I was about halfway through the snow to the river when I realized that the path would not be plowed. I would have known this if I’d paused to think, but I’d been anxious to take advantage of the time between two soccer games, so I’d dashed out for a walk without really thinking everything through. “Typical,” I mutter as I take another step forward and sink again, ankle-deep in snow.
If I had paused before I left, I might have thought about this part of my walk – the part *after* the easy part. Maybe I would have decided to try it anyway, but since we got 20ish cm of snow yesterday, I probably would have stuck to the sidewalks. “Nah,” I realize, I wouldn’t have thought of it anyway. Apparently 15 years in Ottawa has not significantly improved my winter planning. And if I had thought of it, I would have stayed at the game – the sidewalk runs along a parkway with a fair amount of traffic. Yuck.
Anyway, now I have to decide: keep going – I can see that the trail is really snowy – or turn back. My own tracks will be firmer footing, but then I’ll be going backwards. And someone has already broken this trail, it’s just that they had better gear (snowshoes). What the heck, I decide, it’s only snow.
So I keep going towards the river. The trail does not get easier. Sometimes I sink up to mid-calf for step after step; other times the snowshoe path is firmer and I can move several feet on firm ground. This is a metaphor, I think. I am forever throwing myself into things first and only afterwards realizing what I’ve gotten myself into.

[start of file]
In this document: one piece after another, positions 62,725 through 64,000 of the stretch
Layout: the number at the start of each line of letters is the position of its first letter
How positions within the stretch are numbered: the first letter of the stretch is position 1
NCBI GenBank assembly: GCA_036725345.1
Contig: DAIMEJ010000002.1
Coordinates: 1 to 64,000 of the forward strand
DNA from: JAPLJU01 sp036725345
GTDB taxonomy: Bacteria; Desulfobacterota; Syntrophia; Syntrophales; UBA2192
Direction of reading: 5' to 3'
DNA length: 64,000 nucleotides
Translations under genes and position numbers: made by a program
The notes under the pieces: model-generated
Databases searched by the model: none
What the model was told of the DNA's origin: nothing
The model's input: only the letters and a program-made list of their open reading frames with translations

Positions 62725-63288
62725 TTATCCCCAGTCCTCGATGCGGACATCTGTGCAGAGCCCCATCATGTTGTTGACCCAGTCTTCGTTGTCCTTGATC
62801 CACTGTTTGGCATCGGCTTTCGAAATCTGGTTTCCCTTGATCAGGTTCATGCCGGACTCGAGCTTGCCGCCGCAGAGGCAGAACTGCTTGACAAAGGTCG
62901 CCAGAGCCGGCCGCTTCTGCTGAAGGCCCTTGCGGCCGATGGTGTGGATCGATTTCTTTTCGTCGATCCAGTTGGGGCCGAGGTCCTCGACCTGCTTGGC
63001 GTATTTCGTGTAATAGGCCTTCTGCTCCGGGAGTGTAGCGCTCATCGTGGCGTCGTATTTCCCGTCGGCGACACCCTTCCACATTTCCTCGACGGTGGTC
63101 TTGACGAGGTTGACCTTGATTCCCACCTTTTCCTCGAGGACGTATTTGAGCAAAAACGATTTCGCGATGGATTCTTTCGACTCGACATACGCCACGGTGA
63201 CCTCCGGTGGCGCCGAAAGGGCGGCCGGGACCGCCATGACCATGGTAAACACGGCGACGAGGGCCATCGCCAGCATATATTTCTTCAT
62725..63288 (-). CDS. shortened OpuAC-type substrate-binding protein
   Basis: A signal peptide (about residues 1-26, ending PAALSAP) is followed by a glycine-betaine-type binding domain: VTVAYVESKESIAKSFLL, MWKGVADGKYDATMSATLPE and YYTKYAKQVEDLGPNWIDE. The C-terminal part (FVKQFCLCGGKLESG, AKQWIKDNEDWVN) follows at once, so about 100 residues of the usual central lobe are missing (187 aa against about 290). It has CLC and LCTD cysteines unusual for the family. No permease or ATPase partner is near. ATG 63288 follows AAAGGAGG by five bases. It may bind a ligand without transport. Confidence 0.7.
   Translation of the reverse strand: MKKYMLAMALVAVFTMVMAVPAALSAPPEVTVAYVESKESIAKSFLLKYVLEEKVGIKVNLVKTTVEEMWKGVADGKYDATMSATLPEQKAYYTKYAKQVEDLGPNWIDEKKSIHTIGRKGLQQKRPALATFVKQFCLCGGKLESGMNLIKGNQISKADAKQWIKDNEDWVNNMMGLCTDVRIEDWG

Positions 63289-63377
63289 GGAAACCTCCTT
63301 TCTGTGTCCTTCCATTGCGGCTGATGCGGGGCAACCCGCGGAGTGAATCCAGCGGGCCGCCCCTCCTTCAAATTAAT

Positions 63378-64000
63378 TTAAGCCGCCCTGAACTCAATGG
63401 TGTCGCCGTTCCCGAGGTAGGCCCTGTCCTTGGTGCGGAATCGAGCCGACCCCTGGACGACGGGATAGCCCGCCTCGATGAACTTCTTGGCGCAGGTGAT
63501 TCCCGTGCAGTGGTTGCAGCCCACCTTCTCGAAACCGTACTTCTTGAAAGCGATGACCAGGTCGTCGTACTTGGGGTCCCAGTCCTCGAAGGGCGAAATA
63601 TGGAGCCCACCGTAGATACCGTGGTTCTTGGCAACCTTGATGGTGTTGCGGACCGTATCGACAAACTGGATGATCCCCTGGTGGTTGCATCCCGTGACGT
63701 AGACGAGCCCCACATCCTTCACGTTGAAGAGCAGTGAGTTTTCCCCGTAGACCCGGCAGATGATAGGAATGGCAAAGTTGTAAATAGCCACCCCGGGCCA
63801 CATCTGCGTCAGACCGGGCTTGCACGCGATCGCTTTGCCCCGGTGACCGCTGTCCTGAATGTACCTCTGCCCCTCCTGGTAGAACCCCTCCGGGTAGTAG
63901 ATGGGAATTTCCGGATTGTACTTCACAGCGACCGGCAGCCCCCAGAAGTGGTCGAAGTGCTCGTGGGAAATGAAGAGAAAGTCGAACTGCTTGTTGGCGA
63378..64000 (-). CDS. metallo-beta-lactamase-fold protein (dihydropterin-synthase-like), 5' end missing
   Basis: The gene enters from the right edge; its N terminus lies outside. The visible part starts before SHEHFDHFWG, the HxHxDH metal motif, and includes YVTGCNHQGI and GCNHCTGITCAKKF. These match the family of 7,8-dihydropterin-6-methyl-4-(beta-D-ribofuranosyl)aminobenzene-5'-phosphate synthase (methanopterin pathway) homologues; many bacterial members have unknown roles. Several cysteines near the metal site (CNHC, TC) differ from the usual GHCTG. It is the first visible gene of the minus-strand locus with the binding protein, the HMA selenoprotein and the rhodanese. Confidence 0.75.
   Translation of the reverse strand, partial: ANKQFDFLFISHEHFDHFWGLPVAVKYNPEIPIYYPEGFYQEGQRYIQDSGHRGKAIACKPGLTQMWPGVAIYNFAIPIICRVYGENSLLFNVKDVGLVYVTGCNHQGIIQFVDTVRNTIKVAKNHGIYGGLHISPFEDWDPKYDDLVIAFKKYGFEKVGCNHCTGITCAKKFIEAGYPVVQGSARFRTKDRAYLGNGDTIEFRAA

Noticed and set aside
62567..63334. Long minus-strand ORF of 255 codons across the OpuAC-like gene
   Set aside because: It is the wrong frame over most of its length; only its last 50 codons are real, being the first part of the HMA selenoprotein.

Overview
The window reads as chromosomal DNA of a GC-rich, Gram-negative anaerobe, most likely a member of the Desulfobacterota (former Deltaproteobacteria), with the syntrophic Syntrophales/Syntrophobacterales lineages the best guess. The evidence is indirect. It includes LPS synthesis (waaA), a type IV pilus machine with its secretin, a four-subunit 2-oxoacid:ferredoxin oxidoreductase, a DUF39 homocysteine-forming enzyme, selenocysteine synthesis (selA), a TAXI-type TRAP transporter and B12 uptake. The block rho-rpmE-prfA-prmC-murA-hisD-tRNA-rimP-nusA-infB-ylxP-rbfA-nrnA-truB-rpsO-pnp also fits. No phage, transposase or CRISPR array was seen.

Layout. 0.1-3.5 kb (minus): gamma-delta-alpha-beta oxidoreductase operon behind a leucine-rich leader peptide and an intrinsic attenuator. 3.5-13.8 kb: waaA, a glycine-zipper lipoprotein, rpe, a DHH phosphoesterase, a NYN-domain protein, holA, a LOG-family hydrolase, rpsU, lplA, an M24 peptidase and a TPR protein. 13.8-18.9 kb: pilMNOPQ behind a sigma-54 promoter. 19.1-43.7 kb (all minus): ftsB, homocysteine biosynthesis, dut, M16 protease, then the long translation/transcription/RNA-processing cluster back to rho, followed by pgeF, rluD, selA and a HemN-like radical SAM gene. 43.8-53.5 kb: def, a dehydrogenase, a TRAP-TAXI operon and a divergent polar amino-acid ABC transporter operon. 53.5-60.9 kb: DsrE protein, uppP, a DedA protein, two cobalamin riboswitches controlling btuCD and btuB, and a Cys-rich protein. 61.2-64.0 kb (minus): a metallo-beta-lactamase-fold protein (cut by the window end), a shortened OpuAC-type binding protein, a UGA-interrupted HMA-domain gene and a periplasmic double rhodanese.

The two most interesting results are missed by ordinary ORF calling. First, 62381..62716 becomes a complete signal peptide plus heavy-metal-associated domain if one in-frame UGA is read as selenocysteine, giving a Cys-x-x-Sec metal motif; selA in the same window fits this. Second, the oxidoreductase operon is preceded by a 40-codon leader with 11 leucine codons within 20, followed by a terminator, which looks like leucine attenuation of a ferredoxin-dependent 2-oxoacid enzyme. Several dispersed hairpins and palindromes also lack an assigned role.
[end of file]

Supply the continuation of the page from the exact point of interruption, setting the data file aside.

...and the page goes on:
Nevertheless, I keep going. The trail along the river is divided into two paths, one for snowshoes and one for cross country skis. The ski path looks well-worn and firm. I bet if I walked there, I wouldn’t sink so much, I think. But I don’t, because that would make the trail much harder for the skiers. It’s not their fault I came unequipped. I continue my slow, uneven plodding, stopping regularly to look at the river. The view, the quiet – they’re worth the work. And sure, it would have been easier if I’d done this another way, but I didn’t, and I’m still here. This is a metaphor, I think, This is what it’s like to learn new things. I walk, stop, walk, stop; the snow slides into my boots; the bottoms of my leggings get soggy.
By the time I reach my turnoff, I’m hot and a little tired. My jacket is tied around my waist and I’ve even had to take off my hat. Just as I find firm footing on the pavement, two skiers pass me and nod. They glide smoothly forward, easily covering ground that had been so hard for me. I check my watch – I have taken a long time to go a short distance. Now, on the sidewalk, I pass more people. Our only obstacles are puddles, but we’re also surrounded by cars and the dirt of their exhaust is gray against the snow. I remind myself this is a extended metaphor and walk the rest of the way back to the soccer games.